It appeared after the first half of the 2009 camp session (details here), that you and I would never be friends. You seemed as cold as ever, and I was as irritated at you for that, as ever.
But then at lunch on Thursday, someone spilled a cup of water on the floor near the food counter up front. I noticed the shiny puddle as I was leaving and moved to step around it. At the same time, I also saw you coming toward me, and was about to call out to you to steer away. But I was too late. Your foot landed square in the middle of that mess, and in less than a second, you went down; your feet slipping completely out from underneath you with lightning speed, and you fell, landing with a thud. As you descended, I watched in this frozen horror, that surprised me, and my right arm instinctively reached out to cushion your fall. But I was too far away, and couldn’t reach you before you hit the floor. It was like watching a scary movie, and I gasped audibly as this horrific scene unfolded. I don’t know why. But in that instant that you were completely off of the floor, I realized that I did not want to see anything happen to you. I’d have done anything I could to save you. Perhaps I had developed a crush on you in spite of how you’d treated me thus far. This could explain that sudden urgency to protect you that I experienced. Strange.
As you fell, for a brief moment our eyes met and I sensed that you saw the fear and sadness in my face, which I think surprised you just as it did me. I mean, each of us was certainly not the other’s favorite person. Until then, I actively disliked you. But as I watched you fall, this overwhelming need to guard you against harm welled up inside me, along with a stinging fear of the injuries you might suffer, should you land on the cement the wrong way. In that moment, all my accumulated bad feelings for you vanished. Our negative history suddenly became trivial. Then, with all of my heart, I wanted more than anything to keep you from falling, and I felt a momentary yet extreme despair when I found that I couldn’t.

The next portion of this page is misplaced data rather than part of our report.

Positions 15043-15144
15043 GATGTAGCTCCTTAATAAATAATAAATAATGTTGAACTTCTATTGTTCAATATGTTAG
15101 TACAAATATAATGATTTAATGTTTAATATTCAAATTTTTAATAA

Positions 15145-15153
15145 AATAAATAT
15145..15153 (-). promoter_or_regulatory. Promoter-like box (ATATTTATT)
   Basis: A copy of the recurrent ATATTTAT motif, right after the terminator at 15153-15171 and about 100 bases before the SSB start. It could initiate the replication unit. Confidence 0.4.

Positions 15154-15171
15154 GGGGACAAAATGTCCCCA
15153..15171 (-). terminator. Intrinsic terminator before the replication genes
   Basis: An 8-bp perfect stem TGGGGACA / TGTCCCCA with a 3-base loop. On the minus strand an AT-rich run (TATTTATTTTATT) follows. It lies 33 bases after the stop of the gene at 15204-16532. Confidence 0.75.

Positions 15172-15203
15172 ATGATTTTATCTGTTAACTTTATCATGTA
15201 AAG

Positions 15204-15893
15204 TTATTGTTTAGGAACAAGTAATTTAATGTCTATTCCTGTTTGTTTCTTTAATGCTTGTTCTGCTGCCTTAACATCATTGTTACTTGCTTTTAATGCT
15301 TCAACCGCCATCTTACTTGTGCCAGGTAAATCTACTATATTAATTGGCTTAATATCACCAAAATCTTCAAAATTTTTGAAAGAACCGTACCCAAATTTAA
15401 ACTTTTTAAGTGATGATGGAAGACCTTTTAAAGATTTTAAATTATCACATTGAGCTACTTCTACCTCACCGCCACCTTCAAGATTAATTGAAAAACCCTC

After you hit, I watched you more intently than I’ve ever watched even the most engrossing films. Were you okay, and what could I do to help? Fortunately, you were fine, and got back up on your feet quickly. But while you squatted, as you stood back up, you looked up at me and said quietly, “I’m okay,” as if to reassure me. Your tone indicated humility and sincere appreciation over my concern. I’d never seen this much-softer side of you that I must say, mesmerized and captivated me.
Our eyes met again, and I did not want to break the contact. You smiled and seemed a little embarrassed; I thought I noticed you blushing. I got the idea that our historically stormy association had just been transformed into a calmer, more pleasant friendship in the future.
That moment was magical for me because in it, you changed in my eyes from this easily hated and ugly person, into a beautiful woman. Your softer side enthralled me, and it made it easy to forgive you for any hurt that you’d caused previously. It made me curious about you too, and eager to come to each meal to see you; an activity that I’d heretofore dreaded. Your smile, as you picked yourself up, made me fall.
You changed too, didn’t you? From that point on, gone was your harshness (or at least, it was highly subdued). In fact, [Emmy] noticed that your heart had softened a little. She said this to me at Bill’s party on the hill last night. How about that crazy thunderstorm that almost ruined the party? I’ve got the sniffles today. But you liked the LED Christmas lights I’d strung up, saying that they were “a nice touch.” I believe that this was the first time that you’d ever complemented me, and I liked it and wanted more. Thanks for “turning around” a little. Your softer side made the rest of the session much more enjoyable.
The story continues here.